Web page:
Three Things I Learned From Boyden Gray (

I learned this past weekend that the man who had been my boss, mentor and friend, C. Boyden Gray, had passed away peacefully at his home in Washington, D.C., at 80 years old. I had seen him only last week, at his magnificent yellow house in Georgetown, where we sat together and talked about everything from law to politics to kids and grandkids.

After the initial shock of his loss passed, I felt two distinct emotions: Sorrow that Boyden’s unmatched wisdom and wit would no longer be but a phone call away; and gratitude, for all that he taught me in the two years I worked for him, lessons that had made him — for me and for so many others — a fixed star by which to navigate the legal profession and world beyond.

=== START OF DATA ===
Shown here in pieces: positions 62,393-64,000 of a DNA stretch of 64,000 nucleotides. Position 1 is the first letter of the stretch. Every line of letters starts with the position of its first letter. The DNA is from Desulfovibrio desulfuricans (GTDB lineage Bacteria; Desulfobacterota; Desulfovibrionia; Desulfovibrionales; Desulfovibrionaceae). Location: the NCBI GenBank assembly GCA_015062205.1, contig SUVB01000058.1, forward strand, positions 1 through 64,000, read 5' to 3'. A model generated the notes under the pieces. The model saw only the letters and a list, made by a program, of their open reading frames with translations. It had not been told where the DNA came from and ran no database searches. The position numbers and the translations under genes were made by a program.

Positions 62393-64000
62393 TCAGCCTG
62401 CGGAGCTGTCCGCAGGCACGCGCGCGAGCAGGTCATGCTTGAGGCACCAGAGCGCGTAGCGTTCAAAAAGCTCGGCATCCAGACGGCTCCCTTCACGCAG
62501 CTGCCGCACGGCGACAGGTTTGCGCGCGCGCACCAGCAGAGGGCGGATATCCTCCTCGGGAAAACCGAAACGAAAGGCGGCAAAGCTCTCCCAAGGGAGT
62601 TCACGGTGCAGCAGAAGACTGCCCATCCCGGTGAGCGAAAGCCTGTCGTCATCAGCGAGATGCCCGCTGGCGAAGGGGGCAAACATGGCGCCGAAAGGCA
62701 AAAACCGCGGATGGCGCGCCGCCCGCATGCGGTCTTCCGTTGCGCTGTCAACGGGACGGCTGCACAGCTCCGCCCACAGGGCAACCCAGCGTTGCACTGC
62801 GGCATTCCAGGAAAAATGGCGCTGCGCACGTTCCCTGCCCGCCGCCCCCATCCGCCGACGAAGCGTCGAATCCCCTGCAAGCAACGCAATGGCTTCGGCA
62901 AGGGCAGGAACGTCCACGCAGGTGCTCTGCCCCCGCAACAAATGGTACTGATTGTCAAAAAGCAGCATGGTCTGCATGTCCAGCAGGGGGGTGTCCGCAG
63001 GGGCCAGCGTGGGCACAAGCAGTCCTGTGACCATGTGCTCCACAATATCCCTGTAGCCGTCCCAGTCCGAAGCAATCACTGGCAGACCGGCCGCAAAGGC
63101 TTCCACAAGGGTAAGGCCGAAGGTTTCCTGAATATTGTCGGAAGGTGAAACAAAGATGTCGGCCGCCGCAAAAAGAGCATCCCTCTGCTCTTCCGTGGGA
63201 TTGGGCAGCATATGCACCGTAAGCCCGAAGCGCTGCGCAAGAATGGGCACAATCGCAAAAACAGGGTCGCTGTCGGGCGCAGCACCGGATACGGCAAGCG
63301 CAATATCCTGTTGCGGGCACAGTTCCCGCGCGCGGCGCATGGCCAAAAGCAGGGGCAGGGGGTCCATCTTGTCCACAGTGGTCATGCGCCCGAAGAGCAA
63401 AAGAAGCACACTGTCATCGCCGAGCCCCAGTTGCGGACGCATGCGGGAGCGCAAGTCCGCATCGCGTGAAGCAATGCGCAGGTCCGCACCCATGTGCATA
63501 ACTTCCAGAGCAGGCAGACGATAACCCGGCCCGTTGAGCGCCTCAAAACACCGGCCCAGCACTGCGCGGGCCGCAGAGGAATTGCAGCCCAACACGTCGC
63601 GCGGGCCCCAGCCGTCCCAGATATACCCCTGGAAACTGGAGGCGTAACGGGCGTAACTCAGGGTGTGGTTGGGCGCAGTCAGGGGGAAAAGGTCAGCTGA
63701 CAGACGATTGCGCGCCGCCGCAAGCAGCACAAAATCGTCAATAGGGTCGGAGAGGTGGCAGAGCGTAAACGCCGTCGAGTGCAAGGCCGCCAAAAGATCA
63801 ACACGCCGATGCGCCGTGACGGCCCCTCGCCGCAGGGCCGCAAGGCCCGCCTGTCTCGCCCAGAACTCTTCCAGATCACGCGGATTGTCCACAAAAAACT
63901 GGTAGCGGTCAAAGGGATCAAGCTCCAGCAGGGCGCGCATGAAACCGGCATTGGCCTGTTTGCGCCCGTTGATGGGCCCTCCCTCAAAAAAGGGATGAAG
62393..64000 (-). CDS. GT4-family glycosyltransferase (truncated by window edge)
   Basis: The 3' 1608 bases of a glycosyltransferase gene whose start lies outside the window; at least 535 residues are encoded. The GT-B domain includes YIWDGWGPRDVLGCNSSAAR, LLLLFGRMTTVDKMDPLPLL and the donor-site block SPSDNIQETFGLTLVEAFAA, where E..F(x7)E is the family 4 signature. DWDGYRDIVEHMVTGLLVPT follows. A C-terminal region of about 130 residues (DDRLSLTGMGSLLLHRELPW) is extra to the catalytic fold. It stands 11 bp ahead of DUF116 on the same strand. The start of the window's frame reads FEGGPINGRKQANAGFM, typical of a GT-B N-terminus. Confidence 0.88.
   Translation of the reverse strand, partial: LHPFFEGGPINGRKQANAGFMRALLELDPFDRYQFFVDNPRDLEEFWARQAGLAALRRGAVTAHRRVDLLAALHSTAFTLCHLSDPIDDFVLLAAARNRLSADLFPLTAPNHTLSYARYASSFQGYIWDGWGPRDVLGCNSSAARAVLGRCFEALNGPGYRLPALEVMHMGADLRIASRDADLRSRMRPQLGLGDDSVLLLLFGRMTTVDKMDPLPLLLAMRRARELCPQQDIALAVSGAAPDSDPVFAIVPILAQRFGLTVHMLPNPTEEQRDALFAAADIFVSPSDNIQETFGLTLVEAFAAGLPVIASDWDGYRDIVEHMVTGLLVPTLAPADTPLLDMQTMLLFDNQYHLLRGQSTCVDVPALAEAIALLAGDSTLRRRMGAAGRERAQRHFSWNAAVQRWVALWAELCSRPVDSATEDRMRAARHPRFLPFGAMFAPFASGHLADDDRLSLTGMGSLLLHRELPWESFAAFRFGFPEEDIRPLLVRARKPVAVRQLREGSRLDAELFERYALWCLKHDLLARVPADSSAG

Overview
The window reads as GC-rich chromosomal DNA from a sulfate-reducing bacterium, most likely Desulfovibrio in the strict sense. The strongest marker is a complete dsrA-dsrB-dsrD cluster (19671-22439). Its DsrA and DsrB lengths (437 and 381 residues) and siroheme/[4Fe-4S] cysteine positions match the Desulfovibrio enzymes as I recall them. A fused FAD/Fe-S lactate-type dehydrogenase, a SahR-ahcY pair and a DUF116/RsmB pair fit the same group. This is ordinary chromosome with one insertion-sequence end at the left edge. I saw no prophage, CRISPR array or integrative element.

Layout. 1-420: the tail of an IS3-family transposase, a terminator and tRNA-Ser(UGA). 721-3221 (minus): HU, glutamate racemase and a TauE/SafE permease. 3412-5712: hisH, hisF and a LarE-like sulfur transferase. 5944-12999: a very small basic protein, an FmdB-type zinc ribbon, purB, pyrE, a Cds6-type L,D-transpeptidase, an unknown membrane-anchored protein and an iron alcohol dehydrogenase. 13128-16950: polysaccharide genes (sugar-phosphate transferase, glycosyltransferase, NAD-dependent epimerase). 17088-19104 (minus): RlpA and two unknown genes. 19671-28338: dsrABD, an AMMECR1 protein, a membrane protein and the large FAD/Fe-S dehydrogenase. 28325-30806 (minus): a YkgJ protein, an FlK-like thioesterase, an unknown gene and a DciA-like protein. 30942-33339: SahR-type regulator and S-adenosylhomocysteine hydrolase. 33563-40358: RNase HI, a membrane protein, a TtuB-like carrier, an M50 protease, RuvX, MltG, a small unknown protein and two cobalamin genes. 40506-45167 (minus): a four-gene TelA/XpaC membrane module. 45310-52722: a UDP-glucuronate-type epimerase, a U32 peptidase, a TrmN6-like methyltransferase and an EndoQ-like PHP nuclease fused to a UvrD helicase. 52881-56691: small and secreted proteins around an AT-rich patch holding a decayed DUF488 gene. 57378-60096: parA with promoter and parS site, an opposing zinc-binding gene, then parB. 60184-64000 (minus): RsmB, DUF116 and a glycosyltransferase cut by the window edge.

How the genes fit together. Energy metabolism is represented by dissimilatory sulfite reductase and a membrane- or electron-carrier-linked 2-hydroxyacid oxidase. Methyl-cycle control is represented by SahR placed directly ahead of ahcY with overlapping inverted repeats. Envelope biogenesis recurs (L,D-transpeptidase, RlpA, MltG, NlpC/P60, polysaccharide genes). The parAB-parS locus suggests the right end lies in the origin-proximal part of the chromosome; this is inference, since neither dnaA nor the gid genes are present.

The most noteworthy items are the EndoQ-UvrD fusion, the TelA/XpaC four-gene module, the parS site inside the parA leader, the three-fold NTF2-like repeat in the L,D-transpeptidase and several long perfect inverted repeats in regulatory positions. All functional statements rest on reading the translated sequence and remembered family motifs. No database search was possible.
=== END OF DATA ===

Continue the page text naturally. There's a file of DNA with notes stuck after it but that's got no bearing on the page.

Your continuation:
Like his father, Gordon Gray, the second president of the University of North Carolina, Clayland Boyden Gray was a natural teacher. To observe him and work with him — reviewing his penciled line edits on draft briefs, submissions to federal agencies, and op-eds — was to learn from him. Among too many other lessons to recount, I learned from him a distinct approach to law, American history and statesmanship.


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